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Issue 236

Marguerite Humeau’s Post-Apocalyptic World of Insects

At White Cube, Bermondsey, the artist’s landscapes of objects reckon with ideas of existence and extinction

BY Reuben Esien in Exhibition Reviews , UK Reviews | 24 APR 23

Marguerite Humeau’s latest show, ‘meys’ – a collection of sound, moving image and sculpture works – imagines a post-apocalyptic world of eusocial insects, such as ants, termites and bees. Humeau’s show is informed by naturalist Eugène Marais’s germinal text The Soul of the White Ant (1925), in which he set out his thesis that termite mounds are living organisms whose inhabitants work together to create and sustain an entity like a body.

In the same way that the cultivation of termitomyces – a species of fungus entirely dependent on termites to survive – brings these creatures together, Humeau suggests that yeast or meys (a Proto-Indo-European word for fermentation), unites humans as an active ingredient in the creation of beer and bread, around which we often congregate. Humeau’s eclectic works pull from different histories and envision spectral futures to reckon with ideas of existence and extinction.

Marguerite Humeau
Marguerite Humeau, ‘meys’, 2023, exhibition view. Courtesy: © the artist and White Cube; photograph: Ollie Hammick / White Cube. 

The exhibition opens with a reworked version of artist Adam Kossowski’s mural The History of the Old Kent Road (1965) from the nearby Peckham Civic Centre in southeast London – an area with a history of breweries and mills. The former civic building and its Grade II-listed mural are slated for imminent demolition. Humeau created her own interpretation of the Polish artist’s mosaic by employing AI software GPT-3 to ‘collaborate’ with Kossowski, who died in 1986. The resulting series, ‘The History of Old Kent Road (Post–Kossowski) Fragments’ (2023), contains painstakingly detailed, hand-sculpted stoneware tiles depicting motifs from Kossowski’s original mural fed through Humeau’s post-apocalyptic vision.

Marguerite Humeau
Marguerite Humeau, Collective Effervescence, 2023, human and AI–produced digital video. Courtesy: © the artist and White Cube

‘meys’ is a temporal and spatial journey. After ‘The History of Old Kent Road’, we enter a newly constructed tunnel in the gallery, at the end of which is Collective Effervescence (2023), a film work comprised of AI-generated, surreal images of termites engaged in an unusual dance. At the end of the tunnel, past the film, lies Humeau’s series of ‘Guardians’ (2023), 17 structures in adobe, bronze, natural beeswax, handblown glass and wood, eaten by fungi and worms, spread throughout the largest space in the gallery. Experimental musician Bendik Giske’s manipulated saxophone soundtrack generates the sensation that the room is alive with activity. It’s as though I have entered a dystopian world of arthropods, which have colonized the gallery. But are the creatures from which these mound-like forms derive their shapes still hard at work inside? I can’t help but imagine a termite queen lurking out of sight.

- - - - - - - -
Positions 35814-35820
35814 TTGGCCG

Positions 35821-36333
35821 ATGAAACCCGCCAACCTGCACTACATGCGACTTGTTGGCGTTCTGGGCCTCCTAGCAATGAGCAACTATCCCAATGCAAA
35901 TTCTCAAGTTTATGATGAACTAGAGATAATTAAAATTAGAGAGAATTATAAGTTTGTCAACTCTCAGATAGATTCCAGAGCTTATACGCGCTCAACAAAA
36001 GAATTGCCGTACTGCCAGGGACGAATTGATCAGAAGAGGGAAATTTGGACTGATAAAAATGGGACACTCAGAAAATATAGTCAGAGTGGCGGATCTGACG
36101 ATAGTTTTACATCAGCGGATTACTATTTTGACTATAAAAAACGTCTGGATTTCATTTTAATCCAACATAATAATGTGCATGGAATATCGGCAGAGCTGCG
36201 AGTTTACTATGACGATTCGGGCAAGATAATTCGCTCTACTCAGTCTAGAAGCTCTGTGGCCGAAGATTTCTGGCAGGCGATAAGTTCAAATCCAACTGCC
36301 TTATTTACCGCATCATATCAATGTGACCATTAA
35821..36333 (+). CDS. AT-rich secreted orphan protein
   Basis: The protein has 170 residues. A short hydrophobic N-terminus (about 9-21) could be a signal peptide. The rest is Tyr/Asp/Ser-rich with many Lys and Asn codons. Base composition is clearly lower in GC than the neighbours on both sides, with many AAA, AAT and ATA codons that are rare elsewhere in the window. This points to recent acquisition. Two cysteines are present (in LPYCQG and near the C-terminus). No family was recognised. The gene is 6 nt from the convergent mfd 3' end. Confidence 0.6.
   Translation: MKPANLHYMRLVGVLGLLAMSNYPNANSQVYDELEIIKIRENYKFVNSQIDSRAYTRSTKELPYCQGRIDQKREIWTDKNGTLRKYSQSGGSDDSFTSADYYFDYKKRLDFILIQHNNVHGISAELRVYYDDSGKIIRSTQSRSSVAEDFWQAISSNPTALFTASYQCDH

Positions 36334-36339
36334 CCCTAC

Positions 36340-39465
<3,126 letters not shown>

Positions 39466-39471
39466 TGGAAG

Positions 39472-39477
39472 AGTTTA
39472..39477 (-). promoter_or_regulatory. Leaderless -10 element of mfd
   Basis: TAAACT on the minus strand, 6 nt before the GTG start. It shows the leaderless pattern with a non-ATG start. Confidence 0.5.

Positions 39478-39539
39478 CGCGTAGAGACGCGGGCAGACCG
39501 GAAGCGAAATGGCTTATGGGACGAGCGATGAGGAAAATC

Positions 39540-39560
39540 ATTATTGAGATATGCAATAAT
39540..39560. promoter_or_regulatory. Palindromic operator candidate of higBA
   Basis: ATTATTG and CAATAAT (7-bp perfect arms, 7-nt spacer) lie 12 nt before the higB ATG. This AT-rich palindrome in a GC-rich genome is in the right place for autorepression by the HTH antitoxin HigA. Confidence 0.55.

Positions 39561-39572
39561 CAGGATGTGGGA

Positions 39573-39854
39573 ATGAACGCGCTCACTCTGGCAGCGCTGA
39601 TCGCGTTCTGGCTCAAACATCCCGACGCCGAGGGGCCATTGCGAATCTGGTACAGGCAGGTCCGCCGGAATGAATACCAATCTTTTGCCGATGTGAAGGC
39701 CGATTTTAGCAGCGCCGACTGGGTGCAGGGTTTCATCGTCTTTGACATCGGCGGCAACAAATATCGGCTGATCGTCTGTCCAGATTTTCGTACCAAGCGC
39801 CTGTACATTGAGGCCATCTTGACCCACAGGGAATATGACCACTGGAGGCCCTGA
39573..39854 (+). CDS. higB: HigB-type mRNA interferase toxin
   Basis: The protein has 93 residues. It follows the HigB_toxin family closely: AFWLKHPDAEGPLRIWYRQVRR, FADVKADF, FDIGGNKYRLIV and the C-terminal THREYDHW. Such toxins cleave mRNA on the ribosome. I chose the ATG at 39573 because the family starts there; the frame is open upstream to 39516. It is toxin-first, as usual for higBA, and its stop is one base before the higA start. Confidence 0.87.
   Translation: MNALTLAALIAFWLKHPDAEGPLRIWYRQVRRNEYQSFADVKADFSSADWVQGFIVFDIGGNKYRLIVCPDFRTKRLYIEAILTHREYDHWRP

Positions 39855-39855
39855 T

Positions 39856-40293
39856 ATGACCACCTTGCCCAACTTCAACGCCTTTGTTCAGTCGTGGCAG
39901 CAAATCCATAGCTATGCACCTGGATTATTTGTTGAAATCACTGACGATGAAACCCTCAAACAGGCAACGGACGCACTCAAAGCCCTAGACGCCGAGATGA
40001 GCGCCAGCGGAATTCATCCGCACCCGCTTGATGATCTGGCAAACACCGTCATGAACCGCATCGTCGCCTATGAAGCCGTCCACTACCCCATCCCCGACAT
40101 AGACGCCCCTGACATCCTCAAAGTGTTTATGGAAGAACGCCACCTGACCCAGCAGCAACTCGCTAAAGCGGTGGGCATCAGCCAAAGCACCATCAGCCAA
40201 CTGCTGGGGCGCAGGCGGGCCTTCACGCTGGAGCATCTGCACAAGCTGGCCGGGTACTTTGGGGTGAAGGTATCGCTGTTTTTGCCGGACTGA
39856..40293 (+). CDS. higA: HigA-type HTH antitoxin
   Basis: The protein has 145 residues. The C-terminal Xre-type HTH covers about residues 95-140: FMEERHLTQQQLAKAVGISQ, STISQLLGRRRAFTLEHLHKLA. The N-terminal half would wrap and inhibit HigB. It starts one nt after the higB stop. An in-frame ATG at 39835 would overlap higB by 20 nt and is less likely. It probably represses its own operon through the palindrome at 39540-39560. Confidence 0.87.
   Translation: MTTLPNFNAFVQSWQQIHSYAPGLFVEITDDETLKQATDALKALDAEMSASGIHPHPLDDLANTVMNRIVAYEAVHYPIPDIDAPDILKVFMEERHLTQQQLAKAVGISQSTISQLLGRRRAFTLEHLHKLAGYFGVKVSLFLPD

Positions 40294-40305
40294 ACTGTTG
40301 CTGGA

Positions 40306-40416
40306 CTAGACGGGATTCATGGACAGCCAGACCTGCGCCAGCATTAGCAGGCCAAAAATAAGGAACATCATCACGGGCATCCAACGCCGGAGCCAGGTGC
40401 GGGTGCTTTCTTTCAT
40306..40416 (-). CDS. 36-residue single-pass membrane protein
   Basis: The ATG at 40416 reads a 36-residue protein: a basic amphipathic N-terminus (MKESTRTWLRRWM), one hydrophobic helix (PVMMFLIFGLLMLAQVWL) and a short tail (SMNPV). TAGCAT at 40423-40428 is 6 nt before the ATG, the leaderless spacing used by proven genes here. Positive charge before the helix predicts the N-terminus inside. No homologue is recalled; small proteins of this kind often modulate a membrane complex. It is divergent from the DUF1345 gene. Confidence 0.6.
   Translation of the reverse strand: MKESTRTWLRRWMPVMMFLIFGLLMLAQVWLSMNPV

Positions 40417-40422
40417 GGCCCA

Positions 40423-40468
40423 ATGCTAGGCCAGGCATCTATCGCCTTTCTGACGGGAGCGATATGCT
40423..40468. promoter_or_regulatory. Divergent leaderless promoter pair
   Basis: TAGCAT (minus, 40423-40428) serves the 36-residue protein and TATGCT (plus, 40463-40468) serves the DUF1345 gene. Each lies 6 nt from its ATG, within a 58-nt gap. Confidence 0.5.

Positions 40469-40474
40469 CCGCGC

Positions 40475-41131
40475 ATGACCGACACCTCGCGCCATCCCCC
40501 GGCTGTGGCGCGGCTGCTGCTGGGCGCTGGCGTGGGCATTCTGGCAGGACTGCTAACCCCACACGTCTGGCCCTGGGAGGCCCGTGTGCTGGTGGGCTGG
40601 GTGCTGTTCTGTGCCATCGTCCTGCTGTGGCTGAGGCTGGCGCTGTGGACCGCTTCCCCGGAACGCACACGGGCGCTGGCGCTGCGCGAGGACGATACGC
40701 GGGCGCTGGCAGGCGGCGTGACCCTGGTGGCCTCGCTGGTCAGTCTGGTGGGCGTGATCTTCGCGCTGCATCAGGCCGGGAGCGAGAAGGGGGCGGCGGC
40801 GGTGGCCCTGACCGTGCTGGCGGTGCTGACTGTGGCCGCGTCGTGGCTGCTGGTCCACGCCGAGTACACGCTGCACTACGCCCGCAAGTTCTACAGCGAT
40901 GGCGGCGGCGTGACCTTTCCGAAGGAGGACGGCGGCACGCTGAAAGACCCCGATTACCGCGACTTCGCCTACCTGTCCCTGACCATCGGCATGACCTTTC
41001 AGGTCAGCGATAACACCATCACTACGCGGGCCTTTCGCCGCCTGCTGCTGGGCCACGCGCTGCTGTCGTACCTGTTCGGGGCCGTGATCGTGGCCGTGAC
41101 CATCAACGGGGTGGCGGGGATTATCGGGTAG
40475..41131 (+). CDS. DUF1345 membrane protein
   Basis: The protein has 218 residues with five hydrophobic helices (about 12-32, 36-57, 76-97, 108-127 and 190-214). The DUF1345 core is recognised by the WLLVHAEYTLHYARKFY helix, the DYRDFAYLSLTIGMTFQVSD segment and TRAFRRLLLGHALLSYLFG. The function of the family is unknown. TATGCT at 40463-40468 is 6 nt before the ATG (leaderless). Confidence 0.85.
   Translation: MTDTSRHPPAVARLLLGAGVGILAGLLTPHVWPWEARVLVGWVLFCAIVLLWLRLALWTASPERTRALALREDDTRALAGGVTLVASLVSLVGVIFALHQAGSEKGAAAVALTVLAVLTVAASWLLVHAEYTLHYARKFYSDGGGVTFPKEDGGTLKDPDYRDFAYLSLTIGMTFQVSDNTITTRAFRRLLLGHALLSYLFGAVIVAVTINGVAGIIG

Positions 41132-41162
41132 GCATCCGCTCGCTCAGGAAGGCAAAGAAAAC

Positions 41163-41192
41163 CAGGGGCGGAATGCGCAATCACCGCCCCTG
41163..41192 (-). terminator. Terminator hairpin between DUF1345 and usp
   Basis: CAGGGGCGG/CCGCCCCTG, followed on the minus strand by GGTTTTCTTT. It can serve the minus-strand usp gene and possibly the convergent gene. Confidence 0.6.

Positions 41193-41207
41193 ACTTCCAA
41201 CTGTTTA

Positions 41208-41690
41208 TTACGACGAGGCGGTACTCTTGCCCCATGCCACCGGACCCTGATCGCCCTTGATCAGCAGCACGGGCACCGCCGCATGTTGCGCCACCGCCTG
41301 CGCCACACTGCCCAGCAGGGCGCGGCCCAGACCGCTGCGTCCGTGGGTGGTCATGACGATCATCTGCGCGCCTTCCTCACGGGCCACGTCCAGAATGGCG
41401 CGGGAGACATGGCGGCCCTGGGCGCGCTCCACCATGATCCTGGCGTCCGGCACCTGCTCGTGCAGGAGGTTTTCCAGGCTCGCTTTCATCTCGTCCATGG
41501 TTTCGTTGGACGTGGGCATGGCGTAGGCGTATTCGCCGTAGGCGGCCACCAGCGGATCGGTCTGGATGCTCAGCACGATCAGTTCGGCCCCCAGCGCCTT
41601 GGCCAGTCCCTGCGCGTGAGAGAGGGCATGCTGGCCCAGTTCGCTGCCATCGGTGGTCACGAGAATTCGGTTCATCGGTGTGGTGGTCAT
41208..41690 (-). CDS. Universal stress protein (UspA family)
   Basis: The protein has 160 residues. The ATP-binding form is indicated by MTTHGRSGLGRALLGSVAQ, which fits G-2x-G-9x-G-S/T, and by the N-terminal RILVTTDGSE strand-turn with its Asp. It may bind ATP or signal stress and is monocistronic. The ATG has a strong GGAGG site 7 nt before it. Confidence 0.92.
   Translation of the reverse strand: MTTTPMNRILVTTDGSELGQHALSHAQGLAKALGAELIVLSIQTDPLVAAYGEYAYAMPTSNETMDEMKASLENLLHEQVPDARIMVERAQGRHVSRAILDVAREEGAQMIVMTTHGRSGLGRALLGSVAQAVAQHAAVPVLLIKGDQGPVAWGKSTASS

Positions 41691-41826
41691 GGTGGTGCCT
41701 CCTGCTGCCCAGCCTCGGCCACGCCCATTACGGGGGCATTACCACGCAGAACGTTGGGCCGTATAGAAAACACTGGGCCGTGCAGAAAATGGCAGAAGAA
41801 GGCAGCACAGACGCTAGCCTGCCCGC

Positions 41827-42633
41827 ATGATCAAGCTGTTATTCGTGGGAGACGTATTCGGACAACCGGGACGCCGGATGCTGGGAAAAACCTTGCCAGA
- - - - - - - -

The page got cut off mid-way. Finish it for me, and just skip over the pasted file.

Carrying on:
Marguerite Humeau
Marguerite Humeau, ‘meys’, 2023, exhibition view. Courtesy: © the artist and White Cube; photograph: Ollie Hammick / White Cube. 

Humeau’s landscapes of objects possess a relationship with time that simultaneously extends far into the future and into the past to appear both prehistoric and futuristic. Her work might equally reference the Venus of Willendorf (a palaeolithic figurine from c.25,000 BP) or the Large Hadron Collider (the world’s largest, highest-energy particle collider). Yet, Humeau’s true inspiration lies in the natural world. When presenting her work at the exhibition preview, the artist described driving through the Australian Outback in the summer of 2022 and seeing termitaries that rose to the sky like goddesses. In its intricate play of references and temporalities, ‘meys’ successfully engenders the sense of wonderment that Humeau experienced in the Outback. 

Marguerite Humeau’s ‘meys’ is at White Cube, Bermondsey, until 14 May 2023

Main image: Marguerite Humeau, The Holder of Wasp Venom (detail), 2023, natural beeswax, microcrystalline wax, pigments, 150-year-old walnut (cause of death: unknown), handblown glass and wasp venom 1.9 x 3.2 x 2.9 m. Courtesy: © the artist and White Cube; photograph: Ollie Hammick / White Cube.

Reuben Esien is a writer based in London, UK.